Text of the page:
Generally we expect our last spring frost in late May but it often June 15th or so before I would consider it safe. We keep bed sheets and blankets ready to cover sensitive crops like tomatoes and use cold frames, made of old patio doors and windows, to extend our season. We also spread wood ash on the fields to sweeten the soil, like liming, and to darken the snow so it will melt sooner.
Last year in the spring we had a stretch of warm weather in late April/early May – many people, myself included, planted early thinking maybe we could get a head start. Then we got cold rains that drowned the corn and everything. We ended up doing three corn planting last year and it was still a poor crop. Many other crops did poorly. On the other hand the year before was remarkably good with a long warm fall. I’m glad pastured livestock is our primary income as last year would have been a killer if we were dependent on corn. The animals deal with things like that much better than crops do.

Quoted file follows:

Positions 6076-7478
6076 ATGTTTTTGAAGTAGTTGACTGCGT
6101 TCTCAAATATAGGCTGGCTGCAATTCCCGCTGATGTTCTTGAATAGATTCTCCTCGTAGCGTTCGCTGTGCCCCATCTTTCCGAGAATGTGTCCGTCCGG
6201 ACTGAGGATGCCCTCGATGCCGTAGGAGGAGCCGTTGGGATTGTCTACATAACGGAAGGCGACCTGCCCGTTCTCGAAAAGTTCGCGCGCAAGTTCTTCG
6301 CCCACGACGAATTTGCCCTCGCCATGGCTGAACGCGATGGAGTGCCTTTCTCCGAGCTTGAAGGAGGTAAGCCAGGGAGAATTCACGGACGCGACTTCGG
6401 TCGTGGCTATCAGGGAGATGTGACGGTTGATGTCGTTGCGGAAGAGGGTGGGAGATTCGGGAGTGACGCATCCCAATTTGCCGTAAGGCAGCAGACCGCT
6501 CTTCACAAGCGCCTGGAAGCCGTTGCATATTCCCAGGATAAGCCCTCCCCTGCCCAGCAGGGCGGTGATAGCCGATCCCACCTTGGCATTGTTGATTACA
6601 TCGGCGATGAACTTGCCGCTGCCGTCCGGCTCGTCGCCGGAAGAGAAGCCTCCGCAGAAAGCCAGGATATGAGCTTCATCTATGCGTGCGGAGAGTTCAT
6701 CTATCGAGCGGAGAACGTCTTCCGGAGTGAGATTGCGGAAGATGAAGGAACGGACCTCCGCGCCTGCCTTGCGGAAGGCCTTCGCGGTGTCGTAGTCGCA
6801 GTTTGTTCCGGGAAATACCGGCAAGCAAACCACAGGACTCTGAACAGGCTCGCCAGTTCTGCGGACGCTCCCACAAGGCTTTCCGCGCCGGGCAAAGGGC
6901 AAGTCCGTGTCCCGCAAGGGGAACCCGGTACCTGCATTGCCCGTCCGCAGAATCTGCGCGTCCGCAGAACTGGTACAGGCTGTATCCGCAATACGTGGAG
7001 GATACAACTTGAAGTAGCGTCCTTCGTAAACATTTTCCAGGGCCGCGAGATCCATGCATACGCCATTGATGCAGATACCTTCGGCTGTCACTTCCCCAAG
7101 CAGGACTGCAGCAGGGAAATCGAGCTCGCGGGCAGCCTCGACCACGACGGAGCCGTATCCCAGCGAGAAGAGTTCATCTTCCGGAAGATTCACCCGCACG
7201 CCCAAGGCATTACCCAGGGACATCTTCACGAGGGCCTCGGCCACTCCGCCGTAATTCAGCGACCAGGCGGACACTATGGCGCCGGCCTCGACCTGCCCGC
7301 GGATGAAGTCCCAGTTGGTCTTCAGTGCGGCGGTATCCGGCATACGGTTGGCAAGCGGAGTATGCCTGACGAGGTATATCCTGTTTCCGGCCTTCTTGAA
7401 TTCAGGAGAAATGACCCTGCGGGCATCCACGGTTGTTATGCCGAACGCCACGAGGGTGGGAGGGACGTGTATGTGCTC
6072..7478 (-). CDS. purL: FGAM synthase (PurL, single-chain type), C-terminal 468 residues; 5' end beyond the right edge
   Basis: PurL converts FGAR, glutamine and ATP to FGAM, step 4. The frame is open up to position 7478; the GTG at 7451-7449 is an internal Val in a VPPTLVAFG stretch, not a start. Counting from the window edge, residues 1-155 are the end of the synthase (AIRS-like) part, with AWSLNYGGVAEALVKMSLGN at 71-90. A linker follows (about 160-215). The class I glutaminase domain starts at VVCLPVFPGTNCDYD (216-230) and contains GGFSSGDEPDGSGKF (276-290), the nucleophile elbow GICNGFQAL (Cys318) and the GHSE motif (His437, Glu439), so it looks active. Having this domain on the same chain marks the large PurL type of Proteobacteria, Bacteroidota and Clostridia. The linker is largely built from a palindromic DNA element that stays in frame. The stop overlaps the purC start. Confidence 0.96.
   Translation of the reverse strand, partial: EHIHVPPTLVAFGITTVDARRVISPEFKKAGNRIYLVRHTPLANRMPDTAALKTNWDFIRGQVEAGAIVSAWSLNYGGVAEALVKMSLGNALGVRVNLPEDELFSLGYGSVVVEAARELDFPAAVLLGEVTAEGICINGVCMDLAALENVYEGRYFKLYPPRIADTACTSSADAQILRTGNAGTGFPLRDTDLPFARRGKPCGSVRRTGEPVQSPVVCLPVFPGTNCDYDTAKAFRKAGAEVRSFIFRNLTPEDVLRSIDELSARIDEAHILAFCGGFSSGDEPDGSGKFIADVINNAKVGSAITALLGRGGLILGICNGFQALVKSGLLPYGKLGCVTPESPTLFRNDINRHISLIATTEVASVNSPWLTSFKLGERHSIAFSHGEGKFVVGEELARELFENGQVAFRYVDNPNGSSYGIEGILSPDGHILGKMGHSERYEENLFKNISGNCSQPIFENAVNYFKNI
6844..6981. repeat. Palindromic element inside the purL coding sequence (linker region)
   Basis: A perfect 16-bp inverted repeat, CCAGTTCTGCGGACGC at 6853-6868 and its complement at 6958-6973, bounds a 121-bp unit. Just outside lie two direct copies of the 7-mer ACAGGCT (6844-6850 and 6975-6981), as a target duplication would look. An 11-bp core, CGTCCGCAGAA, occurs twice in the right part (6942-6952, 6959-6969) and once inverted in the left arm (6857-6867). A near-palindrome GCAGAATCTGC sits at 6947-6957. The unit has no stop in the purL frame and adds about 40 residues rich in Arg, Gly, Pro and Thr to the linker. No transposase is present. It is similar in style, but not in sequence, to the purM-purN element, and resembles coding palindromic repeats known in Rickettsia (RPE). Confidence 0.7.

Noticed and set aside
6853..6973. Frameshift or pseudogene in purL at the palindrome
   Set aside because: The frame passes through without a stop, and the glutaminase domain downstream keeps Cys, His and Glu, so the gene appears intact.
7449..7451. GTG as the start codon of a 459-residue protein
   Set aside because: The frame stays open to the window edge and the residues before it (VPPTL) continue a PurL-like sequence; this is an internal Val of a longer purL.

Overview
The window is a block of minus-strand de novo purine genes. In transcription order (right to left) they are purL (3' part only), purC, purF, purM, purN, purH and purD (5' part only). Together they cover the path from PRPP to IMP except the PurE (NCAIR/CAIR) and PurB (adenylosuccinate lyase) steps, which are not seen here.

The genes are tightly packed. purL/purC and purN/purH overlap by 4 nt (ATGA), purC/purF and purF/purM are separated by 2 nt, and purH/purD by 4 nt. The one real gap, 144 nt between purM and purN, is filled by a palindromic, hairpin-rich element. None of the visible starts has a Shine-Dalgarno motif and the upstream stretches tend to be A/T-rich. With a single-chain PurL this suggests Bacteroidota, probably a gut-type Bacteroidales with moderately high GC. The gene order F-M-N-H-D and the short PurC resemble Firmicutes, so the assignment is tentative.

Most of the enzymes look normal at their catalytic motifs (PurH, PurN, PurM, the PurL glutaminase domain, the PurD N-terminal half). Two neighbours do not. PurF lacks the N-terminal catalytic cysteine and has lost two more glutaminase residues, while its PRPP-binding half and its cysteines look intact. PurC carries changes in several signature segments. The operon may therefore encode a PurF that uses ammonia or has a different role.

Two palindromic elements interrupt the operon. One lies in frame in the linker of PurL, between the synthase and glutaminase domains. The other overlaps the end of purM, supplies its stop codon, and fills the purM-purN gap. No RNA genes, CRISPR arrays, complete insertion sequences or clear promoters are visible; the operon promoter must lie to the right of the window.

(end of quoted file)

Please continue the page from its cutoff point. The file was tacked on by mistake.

We’ve had snow in the middle of July a few times and typical first frosts are about August 27th. The first week of September is almost guaranteed to have frost. Since we are on a slope we actually do better than our neighbors in the valley where the cold air settles in the pockets giving them an earlier first frost than us even though we are higher on the mountain. The trade off is the snows arrive earlier up here, stick faster and leave later. Higher up the mountain the effect is even more dramatic. I must admit that in the spring I covent my neighbors’ lush pastures down in the valley where they green up easily a month before ours – they cut first hay a week ago.
Ironically, after last year’s experience with the failed corn crop I waited until our usual planting time this year so as not to waste seed and then it turns out I could have planted back around May first and I would have been okay. Predicting the weather is a fine bit of sorcery.
Speaking of teeth, check out Ben’s post at Sugar Mountain Life.
Outdoors: 79°F/55°F Sunny, Brief rain 1/4″
Farm House: 72°F/70°F Fencing south field paddocks semi-permanent
Tiny Cottage: 73°F/69°F
Wait a minute! Pigs like to chew on rocks????